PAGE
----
President Trump often gets painted by his detractors as a misogynist, despite the powerful roles women have in his administration. Now another woman in his administration, an unsung hero, is getting noticed for the vital role she played in the most important negotiations so far this century — June 12’s U.S.-North Korea summit.
According to Asia One, only two other people were privy to the initial secret meeting between Trump and North Korean dictator Kim Jong Un in Singapore. One was Kim’s interpreter, and the other was 61-year-old Dr. Lee Yun-hyang, the U.S. interpreter aiding Trump in the negotiating process.
The mother of two has served three presidents, has been an official interpreter at three Olympics, and holds a doctorate in translation, according to Time. She is highly educated and an expert at the difficult task of translating and interpreting the inexact nature of diplomatic talks.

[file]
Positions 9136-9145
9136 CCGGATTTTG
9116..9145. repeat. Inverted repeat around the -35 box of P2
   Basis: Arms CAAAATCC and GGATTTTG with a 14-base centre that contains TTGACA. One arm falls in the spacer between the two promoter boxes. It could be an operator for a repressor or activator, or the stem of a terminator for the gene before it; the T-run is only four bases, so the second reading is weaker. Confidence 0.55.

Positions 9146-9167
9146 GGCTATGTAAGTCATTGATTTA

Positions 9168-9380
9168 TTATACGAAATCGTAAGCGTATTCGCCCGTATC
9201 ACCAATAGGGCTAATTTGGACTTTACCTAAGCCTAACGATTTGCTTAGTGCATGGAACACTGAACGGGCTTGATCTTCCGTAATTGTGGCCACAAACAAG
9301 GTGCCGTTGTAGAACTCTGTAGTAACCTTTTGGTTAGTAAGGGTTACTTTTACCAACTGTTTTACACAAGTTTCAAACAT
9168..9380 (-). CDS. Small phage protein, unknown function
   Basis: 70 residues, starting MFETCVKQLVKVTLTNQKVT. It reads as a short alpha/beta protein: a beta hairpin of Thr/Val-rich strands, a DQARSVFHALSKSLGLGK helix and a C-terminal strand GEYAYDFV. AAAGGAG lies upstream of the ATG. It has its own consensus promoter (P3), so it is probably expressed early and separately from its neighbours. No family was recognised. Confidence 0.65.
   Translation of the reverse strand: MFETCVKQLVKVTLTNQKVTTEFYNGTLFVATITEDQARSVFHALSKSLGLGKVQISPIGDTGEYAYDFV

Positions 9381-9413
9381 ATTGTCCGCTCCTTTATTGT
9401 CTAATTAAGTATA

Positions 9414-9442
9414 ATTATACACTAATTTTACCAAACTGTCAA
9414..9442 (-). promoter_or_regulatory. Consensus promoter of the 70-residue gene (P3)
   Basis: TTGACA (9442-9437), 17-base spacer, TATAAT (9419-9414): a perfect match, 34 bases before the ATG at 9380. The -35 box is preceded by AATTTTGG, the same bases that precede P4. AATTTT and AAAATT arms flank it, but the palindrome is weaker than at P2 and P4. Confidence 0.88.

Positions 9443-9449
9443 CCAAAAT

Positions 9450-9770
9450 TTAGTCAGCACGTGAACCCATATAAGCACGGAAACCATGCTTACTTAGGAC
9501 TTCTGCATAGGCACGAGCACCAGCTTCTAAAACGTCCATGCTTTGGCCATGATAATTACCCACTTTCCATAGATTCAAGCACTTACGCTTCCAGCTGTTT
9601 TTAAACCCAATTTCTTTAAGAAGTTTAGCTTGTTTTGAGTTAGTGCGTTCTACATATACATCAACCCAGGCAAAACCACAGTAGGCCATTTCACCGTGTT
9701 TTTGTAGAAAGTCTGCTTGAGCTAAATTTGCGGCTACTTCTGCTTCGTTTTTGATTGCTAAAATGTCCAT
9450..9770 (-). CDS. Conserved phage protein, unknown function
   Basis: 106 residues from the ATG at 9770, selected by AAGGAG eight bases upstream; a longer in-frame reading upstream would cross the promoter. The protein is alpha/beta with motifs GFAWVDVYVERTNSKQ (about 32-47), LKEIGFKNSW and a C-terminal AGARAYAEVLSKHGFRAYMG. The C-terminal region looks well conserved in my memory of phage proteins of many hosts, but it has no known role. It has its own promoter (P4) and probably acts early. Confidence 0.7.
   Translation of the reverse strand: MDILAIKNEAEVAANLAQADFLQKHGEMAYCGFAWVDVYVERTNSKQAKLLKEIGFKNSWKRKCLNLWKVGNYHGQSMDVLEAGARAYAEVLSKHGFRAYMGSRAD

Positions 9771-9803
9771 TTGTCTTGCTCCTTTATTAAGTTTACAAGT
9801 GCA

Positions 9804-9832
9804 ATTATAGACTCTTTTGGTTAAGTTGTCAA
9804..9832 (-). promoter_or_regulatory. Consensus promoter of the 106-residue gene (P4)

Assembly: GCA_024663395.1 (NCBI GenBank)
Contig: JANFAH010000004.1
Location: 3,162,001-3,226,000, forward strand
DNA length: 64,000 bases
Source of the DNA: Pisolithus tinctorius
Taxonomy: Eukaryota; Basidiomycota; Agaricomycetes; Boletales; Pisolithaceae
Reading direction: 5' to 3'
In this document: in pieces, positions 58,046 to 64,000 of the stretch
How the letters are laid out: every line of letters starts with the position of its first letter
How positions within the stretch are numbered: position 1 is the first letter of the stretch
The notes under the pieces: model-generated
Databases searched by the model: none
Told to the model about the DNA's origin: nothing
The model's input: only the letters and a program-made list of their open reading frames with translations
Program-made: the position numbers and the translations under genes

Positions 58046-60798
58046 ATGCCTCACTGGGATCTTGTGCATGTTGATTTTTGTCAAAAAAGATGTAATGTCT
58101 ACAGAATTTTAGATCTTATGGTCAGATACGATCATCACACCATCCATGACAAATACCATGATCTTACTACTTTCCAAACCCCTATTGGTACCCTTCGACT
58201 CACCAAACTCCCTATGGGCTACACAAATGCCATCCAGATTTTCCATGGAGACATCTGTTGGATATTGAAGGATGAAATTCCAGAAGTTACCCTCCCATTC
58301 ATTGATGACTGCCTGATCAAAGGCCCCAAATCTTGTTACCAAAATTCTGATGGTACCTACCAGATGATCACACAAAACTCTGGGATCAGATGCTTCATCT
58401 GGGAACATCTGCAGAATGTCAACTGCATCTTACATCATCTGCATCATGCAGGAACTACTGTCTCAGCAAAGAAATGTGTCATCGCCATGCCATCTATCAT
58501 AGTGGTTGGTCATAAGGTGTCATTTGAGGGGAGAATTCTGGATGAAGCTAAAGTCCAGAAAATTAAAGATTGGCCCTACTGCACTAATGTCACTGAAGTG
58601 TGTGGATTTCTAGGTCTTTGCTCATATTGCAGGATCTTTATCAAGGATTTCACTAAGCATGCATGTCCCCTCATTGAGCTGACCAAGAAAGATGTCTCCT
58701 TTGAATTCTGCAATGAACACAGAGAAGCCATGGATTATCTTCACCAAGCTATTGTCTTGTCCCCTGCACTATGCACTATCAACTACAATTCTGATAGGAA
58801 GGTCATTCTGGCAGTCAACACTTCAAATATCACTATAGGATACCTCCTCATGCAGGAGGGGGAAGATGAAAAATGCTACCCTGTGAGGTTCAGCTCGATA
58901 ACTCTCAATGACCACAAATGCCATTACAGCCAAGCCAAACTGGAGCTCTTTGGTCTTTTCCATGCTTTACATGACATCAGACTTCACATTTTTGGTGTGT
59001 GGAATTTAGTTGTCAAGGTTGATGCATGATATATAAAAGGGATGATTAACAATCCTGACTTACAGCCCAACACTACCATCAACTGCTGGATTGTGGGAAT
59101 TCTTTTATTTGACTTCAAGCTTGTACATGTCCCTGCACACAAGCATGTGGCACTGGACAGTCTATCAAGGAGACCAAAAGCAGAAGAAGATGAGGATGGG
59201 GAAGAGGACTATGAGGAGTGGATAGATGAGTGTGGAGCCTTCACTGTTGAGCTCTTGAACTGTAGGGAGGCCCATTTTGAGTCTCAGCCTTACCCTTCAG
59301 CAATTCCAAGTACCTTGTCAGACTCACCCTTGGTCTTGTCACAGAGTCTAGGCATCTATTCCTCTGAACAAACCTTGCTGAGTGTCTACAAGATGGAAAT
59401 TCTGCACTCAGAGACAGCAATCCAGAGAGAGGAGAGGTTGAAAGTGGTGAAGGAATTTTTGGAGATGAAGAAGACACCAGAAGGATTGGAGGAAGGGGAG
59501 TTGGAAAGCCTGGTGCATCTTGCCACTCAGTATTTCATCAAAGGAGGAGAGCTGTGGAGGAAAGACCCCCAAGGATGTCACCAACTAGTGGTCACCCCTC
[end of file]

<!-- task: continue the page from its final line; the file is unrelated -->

Lee earned her education in Seoul, South Korea, Geneva, Switzerland, and Monterey, California. She left South Korea and eventually came to America because she didn’t want to raise her “daughter in a country that discriminates against women so much.”
She joined the U.S. State Department in 2008, beginning a career that has put her at the forefront of world events. Those who know her work have deep praise for her.
“She doesn’t try to be the star of the show; she stays in the background,” said U.S. Institute of Peace expert Frank Aum, who has worked with Lee. “She’s very attuned to getting the interpretation and translation right rather than being more involved than she has to be.”
But interpreting for world leaders in conversations where the fate of nations can be at stake requires intense concentration and the making of many judgment calls. Humor and nuance don’t always translate well and can come across as confusing or insulting to the receiving party.
Aum explained, “People in the U.S. Government don’t do a lot of work trying to find the right talking points to get the right messages to the other side. They assume everything translates 100%. But there’s many times where little jokes or phrases don’t get picked up. [Lee has] been excellent at picking up the nuances and making sure that the U.S. message is portrayed accurately.”